Note that we attached the tick function to window, because we have to have it’s holder to add it as a listener to the Ticker interface.

createjs.Ticker.addListener window
createjs.Ticker.useRAF = yes
createjs.Ticker.setFPS 60

And the Ticker is a static class which provides interface for a global event loop (a heartbeat) of our application. When we add an object, exposing tick method, to it, this tick method will automatically get called every tick, which in our case is calculated to provide ~60 frames per second (as set with setFPS).

The useRAF property is about requestAnimationFrame() support. You’ll want to set it to true, because it’s better and even if the browser doesn’t support it, EaselJS will automatically fall back to the old setTimeout() method.

no canvas, sorry
start reset raw

Now let’s allow our player to move the plate.

To do so, we’ll have to catch a left/right keystroke and change our plate.x position accordingly. It is done by subscribing to onkeyup and onkeydown events, exposed by the browser itself, and then testing against event.keyCode property.

dx = [0, 0]
_setDX = (e, dx1, dx2) ->
    if !e # A little hack for possible strange browser behaviour
        e = window.event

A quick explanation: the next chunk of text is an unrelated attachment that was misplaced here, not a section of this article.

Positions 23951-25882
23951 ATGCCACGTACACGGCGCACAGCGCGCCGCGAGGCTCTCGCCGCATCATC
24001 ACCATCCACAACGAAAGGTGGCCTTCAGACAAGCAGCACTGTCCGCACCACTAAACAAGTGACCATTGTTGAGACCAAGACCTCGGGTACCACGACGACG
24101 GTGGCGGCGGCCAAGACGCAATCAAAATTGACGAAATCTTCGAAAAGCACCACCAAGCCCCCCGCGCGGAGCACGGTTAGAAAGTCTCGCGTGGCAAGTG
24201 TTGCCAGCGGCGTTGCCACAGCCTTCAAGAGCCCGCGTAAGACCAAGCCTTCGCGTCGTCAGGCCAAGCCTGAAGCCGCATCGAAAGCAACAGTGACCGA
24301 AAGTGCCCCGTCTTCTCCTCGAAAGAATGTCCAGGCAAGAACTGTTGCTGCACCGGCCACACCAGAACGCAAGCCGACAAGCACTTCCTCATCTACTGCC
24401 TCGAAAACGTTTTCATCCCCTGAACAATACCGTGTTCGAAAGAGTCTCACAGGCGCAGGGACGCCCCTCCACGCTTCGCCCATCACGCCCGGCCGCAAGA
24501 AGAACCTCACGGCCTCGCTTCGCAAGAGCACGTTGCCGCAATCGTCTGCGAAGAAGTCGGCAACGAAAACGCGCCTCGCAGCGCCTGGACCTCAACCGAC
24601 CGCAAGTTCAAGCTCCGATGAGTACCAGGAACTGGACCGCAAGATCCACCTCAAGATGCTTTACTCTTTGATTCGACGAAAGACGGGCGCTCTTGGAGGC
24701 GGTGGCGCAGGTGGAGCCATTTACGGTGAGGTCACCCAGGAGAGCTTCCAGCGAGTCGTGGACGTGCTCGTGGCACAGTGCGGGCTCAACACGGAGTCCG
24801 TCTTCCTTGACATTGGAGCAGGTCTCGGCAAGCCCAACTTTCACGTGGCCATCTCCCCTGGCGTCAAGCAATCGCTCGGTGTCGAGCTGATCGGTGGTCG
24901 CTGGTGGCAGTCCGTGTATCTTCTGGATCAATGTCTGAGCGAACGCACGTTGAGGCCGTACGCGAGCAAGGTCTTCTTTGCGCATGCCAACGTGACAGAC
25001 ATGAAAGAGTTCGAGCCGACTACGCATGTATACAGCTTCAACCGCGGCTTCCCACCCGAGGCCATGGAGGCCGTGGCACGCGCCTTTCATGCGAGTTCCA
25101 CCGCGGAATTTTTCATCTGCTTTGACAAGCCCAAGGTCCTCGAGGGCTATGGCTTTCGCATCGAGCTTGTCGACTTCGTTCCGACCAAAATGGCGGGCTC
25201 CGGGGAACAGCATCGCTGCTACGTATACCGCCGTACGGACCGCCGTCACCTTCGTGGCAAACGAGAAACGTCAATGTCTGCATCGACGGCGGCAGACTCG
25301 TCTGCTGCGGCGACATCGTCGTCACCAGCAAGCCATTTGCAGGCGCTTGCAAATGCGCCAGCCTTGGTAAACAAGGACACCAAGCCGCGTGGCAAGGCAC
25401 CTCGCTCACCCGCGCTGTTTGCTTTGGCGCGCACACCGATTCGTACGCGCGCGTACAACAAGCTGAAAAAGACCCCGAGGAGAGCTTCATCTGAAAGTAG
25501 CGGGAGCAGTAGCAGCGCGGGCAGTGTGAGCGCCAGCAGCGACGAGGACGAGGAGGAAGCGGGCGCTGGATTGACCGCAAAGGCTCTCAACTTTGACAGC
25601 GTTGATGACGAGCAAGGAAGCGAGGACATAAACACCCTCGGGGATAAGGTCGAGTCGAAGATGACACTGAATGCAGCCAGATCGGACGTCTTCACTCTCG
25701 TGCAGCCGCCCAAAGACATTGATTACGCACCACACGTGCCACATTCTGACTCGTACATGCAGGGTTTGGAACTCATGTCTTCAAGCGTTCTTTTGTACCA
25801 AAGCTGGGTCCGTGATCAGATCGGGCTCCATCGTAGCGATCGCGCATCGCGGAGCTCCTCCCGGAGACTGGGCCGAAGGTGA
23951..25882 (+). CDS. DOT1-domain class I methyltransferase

switch e.keyCode
        when KEY_LEFT then dx[0] = dx1
        when KEY_RIGHT then dx[1] = dx2
document.onkeydown = (e) ->
    _setDX e, -1, 1
document.onkeyup = (e) ->
    _setDX e, 0, 0

After that, we’ll update the tick function.

border = canvas.width - 60
window.tick = ->
    plate.x += dx[0] + dx[1]
    if plate.x < 0 then plate.x = 0
    if plate.x > border then plate.x = border

no canvas, sorry
start reset raw

You might ask why we used separate dx value for left and right, while it can be achieved by setting dx to -11 on left/right key down and to 0 on key up. The problem is, when user is fast enough (and it’s not that hard), he can trigger opposite key down right before current key up. Say our current key down was left. User quickly pushes right and releases up and our dx goes -1/1/0. Dah! We’re not moving until the second right key down event comes.

In the end, we’ll make our code objective, so it won’t cause us a headache later.

class Main
    KEY_LEFT = 37
    KEY_RIGHT = 39

    constructor: (name) ->
        @dx = [0, 0]
        @canvas = document.getElementById name
        @plate = new createjs.Shape
        @plate.graphics.beginFill("#01EFFF").drawRect 0, 0, 60, 10
        @border = @canvas.width - 60
        document.onkeydown = (e) =>
            @_setDX e, -1, 1
        document.onkeyup = (e) =>
            @_setDX e, 0, 0

    init: ->
        @plate.x = @border / 2
        @plate.y = @canvas.height - 10
        @stage = new createjs.Stage @canvas
        @stage.addChild @plate
        createjs.Ticker.addListener @
        createjs.Ticker.useRAF = yes
        createjs.Ticker.setFPS 60

    reset: ->

    tick: ->
        @plate.x += @dx[0] + @dx[1]
        if @plate.x < 0 then @plate.x = 0
        if @plate.x > @border then @plate.x = @border

    _setDX: (e, dx1, dx2) ->
        if !e
            e = window.event
        switch e.keyCode
            when KEY_LEFT then @dx[0] = dx1
            when KEY_RIGHT then @dx[1] = dx2

window.main = new Main "main"

That’s all for now, stay tuned for the next part :).